Background: Cystic fibrosis (CF)-related diabetes is a leading complication of CF and is associated with pulmonary and nutritional deterioration, years before an evident hyperglycemia, possibly because of insulin deficiency and resistance. Aim: To evaluate glucose tolerance, insulin secretion, and insulin sensitivity by a widely applicable method suitable for accurate and prospective measurements in a CF population. Methods: A total of 165 CF subjects (80 females) aged 17 ± 5 years and 18 age- and sex-matched healthy controls (CON) received an oral glucose tolerance test with glucose, insulin and C-peptide determinations. Insulin sensitivity was defined on the basis of glucose and insulin concentrations using the oral glucose insulin sensitivity index, whereas β-cell function was determined on the basis of a model relating insulin secretion (C-peptide profile) to glucose concentration. Results: Fifteen percent of CF patients had glucose intolerance and 6% had diabetes without fasting hyperglycemia and 3% had diabetes with fasting hyperglycemia. β-cell function was reduced in CF patients compared with CON (70.0 ± 4.1 vs 117.9 ± 11.6 pmol/min per m 2 per mM, P <0.001) and decreased significantly with age by -2.7 pmol/min per m 2 per mM per year (confidence interval (CI) -4.5 to -0.82), i.e. almost 4% yearly. The early insulin secretion index was also reduced. Insulin sensitivity was similar to CON. CF patients who attained glucose tolerance comparable to CON had lower β-cell function and higher insulin sensitivity. Conclusion: The major alteration in insulin secretion and insulin sensitivity of CF patients is slowly declining β-cell function, consisting of delayed and reduced responsiveness to hyperglycemia, that in CF patients with normal glucose tolerance may be compensated by an increased insulin sensitivity.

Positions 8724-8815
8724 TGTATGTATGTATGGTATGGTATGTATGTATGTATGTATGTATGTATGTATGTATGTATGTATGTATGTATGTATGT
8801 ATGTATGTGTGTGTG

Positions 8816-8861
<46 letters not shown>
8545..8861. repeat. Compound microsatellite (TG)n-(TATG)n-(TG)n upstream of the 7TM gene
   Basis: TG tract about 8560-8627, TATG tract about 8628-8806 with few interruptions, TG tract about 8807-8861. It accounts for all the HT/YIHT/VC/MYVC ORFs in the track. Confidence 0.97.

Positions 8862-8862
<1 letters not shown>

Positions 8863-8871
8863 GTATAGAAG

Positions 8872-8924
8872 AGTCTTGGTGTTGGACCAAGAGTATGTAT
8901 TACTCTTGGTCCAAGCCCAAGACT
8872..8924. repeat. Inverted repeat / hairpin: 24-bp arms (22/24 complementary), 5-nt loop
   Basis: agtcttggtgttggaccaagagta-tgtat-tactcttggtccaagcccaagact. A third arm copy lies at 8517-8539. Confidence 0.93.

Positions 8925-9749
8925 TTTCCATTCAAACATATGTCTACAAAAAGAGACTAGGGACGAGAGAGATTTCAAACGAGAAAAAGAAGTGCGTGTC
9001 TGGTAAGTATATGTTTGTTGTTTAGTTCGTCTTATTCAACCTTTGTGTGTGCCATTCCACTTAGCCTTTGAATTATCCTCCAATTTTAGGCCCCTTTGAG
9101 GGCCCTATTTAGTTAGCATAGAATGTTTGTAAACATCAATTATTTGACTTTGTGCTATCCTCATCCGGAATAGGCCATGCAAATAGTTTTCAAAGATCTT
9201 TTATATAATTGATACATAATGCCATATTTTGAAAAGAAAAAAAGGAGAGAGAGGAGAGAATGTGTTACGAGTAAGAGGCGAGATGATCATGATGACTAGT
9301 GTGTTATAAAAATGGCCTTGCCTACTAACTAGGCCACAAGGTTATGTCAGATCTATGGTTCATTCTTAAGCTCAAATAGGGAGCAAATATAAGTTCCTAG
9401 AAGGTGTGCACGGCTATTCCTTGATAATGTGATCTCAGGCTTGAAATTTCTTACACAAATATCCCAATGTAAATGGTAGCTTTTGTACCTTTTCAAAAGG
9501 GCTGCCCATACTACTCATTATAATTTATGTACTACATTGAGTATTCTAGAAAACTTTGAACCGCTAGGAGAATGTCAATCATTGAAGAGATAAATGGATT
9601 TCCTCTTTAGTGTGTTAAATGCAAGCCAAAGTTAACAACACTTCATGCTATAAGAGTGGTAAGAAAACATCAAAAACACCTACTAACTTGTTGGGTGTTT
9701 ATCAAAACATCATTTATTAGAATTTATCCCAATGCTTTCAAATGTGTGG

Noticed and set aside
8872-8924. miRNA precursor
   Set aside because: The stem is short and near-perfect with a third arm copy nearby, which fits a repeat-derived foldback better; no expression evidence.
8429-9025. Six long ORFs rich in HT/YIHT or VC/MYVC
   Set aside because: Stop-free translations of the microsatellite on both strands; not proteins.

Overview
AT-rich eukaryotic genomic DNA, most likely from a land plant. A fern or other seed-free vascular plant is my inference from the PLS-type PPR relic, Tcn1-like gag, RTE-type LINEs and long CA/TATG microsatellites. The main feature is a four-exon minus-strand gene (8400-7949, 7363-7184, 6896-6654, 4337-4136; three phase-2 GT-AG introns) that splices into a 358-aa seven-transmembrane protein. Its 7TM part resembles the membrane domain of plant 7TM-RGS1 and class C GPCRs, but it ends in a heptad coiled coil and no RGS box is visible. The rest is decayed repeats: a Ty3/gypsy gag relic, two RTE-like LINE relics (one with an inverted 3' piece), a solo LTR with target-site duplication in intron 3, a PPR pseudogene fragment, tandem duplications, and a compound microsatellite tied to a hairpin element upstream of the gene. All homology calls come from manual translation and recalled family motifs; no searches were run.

ASJC Scopus subject areas
- Endocrinology, Diabetes and Metabolism